My first experience with peer code review was during a summer job as a junior developer at a medium-sized software house in London which developed point of sale (POS) systems. Code reviews there were organised on a regular basis in a meeting room and the team of developers working on a product would get together and discuss someone’s code. This was over 23 years ago now and the details are somewhat hazy but the experience stayed with me as an example of a good practice and way to both improve the quality of the code base and a way for less experience developers to learn from more experienced ones.
It would be 23 years before I worked at a company that also practised peer code reviews on a consistent basis – I joined VMware UK in October 2011. I have been impressed by VMware’s commitment to quality and one of the ways (VMware also use other best-practices such as continuous integration but I won’t discuss them in this post) this is achieved is by ensuring that no code that has not been peer-reviewed is checked into one of the main branches. Given that VMware’s developers are globally distributed face-to-face meetings would be impractical and slow the rhythm of work so we make use of a web-based tool called Review Board.
In many ways using Review Board is actually better than a face to face meeting as all comments are recorded and reviewers can highlight exactly the lines of code that a comment is discussing. Review Board also tracks changes to the submitted code in response to comments so reviews can see not only how the change modifies the existing code base but how the author has adapted the code in response to comments. Since Review Board is web based bug tracker reports can link to the review request for a proposed fix and commit comments can link back to the review that authorized the commit.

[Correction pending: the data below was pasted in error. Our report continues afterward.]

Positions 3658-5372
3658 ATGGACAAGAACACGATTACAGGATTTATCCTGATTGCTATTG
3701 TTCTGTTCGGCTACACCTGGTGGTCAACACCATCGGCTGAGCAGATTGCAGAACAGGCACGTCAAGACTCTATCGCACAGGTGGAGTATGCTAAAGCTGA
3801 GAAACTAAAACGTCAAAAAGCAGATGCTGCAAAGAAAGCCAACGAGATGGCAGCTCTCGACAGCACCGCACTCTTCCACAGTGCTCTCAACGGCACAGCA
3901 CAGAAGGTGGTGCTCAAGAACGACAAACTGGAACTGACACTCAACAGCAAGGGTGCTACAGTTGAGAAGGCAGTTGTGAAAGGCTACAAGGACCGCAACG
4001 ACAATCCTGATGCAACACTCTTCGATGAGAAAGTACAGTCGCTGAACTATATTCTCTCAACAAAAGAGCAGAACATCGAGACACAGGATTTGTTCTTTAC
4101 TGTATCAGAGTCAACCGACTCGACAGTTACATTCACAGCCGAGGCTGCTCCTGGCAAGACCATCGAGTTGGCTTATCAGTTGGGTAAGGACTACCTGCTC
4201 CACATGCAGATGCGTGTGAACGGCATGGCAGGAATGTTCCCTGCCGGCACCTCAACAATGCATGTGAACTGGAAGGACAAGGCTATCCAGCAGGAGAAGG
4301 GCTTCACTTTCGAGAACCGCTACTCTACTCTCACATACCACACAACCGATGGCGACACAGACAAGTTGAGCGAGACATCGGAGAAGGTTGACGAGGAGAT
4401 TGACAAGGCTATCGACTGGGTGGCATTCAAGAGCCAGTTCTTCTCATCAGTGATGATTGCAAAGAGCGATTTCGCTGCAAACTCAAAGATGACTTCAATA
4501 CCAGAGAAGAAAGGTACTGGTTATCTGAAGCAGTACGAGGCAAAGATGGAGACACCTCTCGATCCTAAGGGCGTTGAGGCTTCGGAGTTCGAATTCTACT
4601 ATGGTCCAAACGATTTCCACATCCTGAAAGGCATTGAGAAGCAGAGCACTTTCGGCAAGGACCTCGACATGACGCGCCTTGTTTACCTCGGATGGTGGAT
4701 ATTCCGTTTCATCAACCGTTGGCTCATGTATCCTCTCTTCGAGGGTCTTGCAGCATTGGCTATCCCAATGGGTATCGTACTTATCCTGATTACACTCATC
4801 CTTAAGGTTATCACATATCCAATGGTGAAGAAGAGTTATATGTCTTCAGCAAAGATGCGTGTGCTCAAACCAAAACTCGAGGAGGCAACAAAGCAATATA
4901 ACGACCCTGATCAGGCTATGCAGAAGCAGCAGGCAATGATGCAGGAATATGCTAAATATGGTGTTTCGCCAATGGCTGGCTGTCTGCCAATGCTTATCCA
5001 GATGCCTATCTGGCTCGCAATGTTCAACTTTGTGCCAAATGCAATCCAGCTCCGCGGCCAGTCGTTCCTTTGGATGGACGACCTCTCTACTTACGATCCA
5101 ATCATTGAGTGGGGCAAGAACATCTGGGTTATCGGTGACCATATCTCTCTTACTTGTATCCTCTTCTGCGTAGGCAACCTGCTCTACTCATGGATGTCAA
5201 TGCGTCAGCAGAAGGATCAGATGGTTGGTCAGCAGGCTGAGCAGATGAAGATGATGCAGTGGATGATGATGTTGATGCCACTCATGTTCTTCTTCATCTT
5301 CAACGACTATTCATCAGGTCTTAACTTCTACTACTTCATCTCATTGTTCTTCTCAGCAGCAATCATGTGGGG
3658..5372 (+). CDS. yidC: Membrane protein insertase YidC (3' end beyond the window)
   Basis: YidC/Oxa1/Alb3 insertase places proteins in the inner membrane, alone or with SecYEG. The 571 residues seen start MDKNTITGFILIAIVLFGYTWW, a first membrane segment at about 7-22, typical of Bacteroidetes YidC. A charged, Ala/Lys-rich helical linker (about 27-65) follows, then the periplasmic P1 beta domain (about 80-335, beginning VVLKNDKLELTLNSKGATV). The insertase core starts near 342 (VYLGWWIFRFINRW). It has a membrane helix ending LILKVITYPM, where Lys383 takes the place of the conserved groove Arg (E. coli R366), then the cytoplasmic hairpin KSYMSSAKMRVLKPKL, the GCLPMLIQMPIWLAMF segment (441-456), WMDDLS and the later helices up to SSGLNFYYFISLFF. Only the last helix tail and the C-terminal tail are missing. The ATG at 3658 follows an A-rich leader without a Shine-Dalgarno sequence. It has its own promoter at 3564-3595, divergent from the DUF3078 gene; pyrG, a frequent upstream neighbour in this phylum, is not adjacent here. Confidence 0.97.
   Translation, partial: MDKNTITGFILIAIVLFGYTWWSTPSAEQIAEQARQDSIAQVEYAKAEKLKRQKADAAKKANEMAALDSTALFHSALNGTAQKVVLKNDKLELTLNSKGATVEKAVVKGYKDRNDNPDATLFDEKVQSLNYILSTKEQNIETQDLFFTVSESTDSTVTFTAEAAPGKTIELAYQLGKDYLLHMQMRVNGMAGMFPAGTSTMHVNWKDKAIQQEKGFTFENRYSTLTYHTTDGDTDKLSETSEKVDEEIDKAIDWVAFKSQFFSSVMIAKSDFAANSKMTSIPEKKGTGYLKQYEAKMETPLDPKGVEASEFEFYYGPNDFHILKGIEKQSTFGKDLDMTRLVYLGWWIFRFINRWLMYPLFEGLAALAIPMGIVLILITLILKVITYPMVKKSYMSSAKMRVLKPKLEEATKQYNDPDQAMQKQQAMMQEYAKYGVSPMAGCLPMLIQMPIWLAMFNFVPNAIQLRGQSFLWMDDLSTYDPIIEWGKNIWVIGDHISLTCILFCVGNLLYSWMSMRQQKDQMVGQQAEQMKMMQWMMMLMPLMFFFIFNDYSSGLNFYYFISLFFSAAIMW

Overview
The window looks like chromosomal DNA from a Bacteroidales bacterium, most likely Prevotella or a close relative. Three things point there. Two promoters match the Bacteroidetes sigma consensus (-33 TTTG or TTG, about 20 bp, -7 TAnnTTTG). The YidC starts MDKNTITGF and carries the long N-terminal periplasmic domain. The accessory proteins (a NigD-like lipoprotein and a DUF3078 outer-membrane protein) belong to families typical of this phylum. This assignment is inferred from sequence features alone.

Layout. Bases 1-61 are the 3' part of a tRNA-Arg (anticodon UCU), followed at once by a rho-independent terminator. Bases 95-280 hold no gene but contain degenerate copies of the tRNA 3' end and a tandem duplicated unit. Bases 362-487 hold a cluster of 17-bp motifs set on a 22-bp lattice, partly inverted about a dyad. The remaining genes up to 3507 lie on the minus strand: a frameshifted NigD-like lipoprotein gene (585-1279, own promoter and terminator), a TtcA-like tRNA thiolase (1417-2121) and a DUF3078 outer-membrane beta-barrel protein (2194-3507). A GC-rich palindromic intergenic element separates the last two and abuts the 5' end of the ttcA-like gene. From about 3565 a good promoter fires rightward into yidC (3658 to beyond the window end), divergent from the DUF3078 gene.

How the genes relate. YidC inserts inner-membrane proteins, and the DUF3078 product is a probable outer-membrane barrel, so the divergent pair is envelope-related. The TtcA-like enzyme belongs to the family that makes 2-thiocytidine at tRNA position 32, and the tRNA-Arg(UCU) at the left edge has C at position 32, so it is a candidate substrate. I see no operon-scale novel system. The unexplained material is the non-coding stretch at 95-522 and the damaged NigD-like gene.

Before I go any further let me describe what I see as the benefits of peer code reviews:
- Flaws are spotted early – Although code reviews are not a substitute for automated tests a second or third pair of eyes looking at the code can spot potential issues and suggest fixes.